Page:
PROVINCETOWN — Dr. Andrew Jorgensen received a much-hoped-for gift just before Christmas this year, in the form of an initial dose of the Moderna Covid-19 vaccine. He’s on track for the second and final dose later this month.
“I have the chills just talking about it,” he said.
Jorgensen, chief medical officer for Outer Cape Health Services, spends half his time on administrative tasks and the other half seeing patients at the Provincetown Community Health Center, where he and fellow staff risk coming in contact with the novel coronavirus every day.
“You assume every patient can have Covid, so you’re taking precautions,” Jorgensen said.
In the run-up to the holidays, staff at Outer Cape Health centers in Provincetown, Wellfleet, and Harwich Port were eagerly awaiting a delivery of the vaccine. As health-care workers, they would be among the first to receive it on the Outer Cape.
“It was like waiting for Santa Claus,” the chief medical officer said.
When a box arrived Monday, everyone assumed that it was the vaccine, only to find it contained gloves and needles.
“We thought the vaccine would arrive on Tuesday,” Jorgensen said, but the day passed without a delivery.
“We were ready when we got the vaccine on Wednesday, and started administering it within a few hours,” he said. Each of the three Outer Cape Health centers received a box with 10 vials of vaccine. Each vial contained 10 doses, for a total of 100 shots per center.
Jorgensen was inoculated in Provincetown.
“It felt like a tetanus shot,” he said, noting that you should expect your arm may hurt for a day or two. “The first night, I would roll over and that arm would wake me up, but it made me smile, because I knew the pain was from the vaccine.”
Many of his colleagues had no reaction at all from the first inoculation. “The worst I heard was a swollen hand — someone’s engagement ring got a little tight,” Jorgensen said.
Some staff did turn down the shot. Jorgensen said most of them wanted to wait a couple of weeks to see the reaction of colleagues who were inoculated.
“Part of our position is not forcing anyone,” Jorgensen said.
But Jorgensen had no doubt about his decision to receive the vaccine. As chief of the medical staff, he had carefully reviewed the studies. “I had a pretty good understanding of how the vaccine was developed and the safety measures taken during testing,” he said.
Asked whether he felt relief on being inoculated, Jorgensen said “relief” was not the right word. “We have many serious months ahead, and people will continue to die,” he said. “I also have a little bit of guilt because I got the vaccine, but my husband won’t have it for a long time.”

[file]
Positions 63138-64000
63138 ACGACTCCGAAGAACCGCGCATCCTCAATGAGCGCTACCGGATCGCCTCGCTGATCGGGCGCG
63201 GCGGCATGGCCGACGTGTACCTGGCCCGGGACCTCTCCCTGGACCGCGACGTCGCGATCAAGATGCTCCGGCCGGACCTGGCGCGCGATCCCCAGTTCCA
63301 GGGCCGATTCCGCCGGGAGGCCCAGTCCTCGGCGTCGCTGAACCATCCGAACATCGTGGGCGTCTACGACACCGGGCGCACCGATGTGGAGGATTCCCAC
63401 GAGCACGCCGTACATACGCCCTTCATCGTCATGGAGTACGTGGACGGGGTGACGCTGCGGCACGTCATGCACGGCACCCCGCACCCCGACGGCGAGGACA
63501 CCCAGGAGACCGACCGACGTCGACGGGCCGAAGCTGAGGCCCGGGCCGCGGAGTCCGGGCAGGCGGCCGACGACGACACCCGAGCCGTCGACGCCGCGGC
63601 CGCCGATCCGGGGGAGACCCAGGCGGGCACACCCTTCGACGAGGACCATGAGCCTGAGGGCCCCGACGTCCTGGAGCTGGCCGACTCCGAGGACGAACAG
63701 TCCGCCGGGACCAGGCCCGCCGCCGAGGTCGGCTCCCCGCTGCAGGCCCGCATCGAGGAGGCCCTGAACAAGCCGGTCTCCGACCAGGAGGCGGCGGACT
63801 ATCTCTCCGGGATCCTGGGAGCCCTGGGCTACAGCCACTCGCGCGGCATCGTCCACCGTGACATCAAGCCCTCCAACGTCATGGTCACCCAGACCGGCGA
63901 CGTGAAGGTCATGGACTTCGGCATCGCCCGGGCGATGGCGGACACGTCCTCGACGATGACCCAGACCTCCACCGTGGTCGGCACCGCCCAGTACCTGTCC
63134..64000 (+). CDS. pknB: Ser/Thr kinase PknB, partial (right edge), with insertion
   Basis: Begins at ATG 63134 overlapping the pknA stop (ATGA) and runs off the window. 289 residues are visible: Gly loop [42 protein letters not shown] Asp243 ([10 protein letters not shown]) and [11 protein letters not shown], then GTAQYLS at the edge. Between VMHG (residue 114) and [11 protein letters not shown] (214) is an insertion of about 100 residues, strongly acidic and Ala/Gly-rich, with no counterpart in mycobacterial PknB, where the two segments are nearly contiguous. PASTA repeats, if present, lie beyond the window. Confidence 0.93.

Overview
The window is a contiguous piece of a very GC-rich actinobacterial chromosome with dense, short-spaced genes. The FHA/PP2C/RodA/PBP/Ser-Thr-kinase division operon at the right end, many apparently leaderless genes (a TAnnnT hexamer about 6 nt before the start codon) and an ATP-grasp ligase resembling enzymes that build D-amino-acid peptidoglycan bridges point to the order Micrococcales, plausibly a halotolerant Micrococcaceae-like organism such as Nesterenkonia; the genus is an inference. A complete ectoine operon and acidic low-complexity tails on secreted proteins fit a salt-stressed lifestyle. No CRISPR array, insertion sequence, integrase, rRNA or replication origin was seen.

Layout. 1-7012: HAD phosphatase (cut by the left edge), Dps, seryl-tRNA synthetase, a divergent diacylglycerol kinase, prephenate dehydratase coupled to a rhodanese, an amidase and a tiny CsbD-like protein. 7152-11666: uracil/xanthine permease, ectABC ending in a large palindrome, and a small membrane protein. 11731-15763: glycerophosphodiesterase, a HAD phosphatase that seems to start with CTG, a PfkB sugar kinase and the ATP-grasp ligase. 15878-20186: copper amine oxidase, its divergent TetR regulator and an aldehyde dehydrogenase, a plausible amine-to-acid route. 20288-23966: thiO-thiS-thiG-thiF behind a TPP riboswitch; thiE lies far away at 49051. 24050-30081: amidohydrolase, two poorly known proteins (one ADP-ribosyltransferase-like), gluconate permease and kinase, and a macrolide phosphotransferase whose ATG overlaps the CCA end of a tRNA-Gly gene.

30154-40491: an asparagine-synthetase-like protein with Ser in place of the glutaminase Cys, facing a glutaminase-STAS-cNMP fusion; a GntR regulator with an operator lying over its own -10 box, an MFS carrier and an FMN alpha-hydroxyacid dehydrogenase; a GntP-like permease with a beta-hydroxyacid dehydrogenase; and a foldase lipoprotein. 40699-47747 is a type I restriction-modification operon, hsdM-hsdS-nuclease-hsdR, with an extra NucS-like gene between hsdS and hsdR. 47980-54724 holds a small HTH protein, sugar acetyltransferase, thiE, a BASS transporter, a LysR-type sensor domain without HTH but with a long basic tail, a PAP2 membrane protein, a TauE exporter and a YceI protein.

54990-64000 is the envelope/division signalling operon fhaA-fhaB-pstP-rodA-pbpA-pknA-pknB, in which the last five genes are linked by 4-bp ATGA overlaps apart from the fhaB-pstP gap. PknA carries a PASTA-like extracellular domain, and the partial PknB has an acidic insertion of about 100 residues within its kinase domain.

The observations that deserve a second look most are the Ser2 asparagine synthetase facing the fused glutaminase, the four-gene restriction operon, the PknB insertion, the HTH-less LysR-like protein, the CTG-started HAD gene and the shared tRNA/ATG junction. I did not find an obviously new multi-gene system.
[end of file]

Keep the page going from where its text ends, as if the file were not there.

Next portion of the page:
Under the phased process for vaccination, younger people with no health factors that put them at high risk will likely have to wait until late spring or even summer.
Jorgensen called the rollout a highly significant moment.
“It’s the first day in the process of ending the pandemic,” he said. “For me, it’s a reaffirmation of a sense of hope.”
A Wellfleet Nurse Is Thankful
Marcia Peaslee may not work in the emergency room or intensive care center at Cape Cod Hospital, but as a nurse practitioner, she still has contact with possible Covid carriers every day. She and her co-workers at Cape Cod Healthcare’s Infectious Disease Clinical Services in Hyannis were inoculated with the Pfizer vaccine three weeks ago.
Peaslee, who lives in Wellfleet, is scheduled to get the second shot this week.
She received the initial shot at Cape Cod Hospital at 5:45 on a Thursday morning, as Cape Cod Healthcare worked long hours to get the vaccine into the arms of all their staff.
“Shots were being administered from 5 a.m. until 8 or 9 at night,” she said.
Physically, Peasley said, the shot was no big deal. “All I had was a sore arm,” she said. The only staff member in her office to turn down the shot was a woman who is currently breast-feeding.
The emotional impact of the injection was much bigger. The last several months have been a “roller coaster of anxiety,” Peaslee said. “It’s been terrible on so many levels: physically, socially, emotionally, and financially.”
Now, she’s optimistic. “I was thankful about being able to be vaccinated so early on, and for the peace of mind it gives me,” she said. “This is no small thing. I realize that many people will have to wait possibly months for the same opportunity.”
One big question on the Outer Cape is whether enough people will get vaccinated to achieve vaccine-induced “herd immunity.” That may be a challenge, considering the immunization rates found among kindergartners here in recent years: as previously reported by the Independent, they are among the lowest in the state.
In 2019, for example, only 77 percent of the kindergartners at Wellfleet Elementary School had been fully inoculated against such diseases as hepatitis B, measles, mumps and rubella, polio, and chicken pox. At Eastham Elementary, only 83 percent had received a full series of vaccines.
For diseases like measles, herd immunity is achieved only if 95 percent of the population has been inoculated.
According to the National Institutes of Health’s website, herd immunity from Covid will be achieved only if 75 to 80 percent of a community’s population is inoculated. Other scientists have placed the threshold even higher.
Peaslee hopes people will choose to get the shot.
“Certainly, a lot of people are anti-vaccine, and this is a new vaccine,” Peaslee said. But, she said, “I also talk to a lot of people who say, ‘Sign me up.’ They understand getting Covid is a lot more dangerous than getting the vaccine.”
Peaslee said she is convinced the vaccine received adequate scrutiny.
“I really reviewed the study data and the trials,” she said. “A lot of people were in the trials. I don’t think they compromised the process. I think they just cut through some of the red tape.”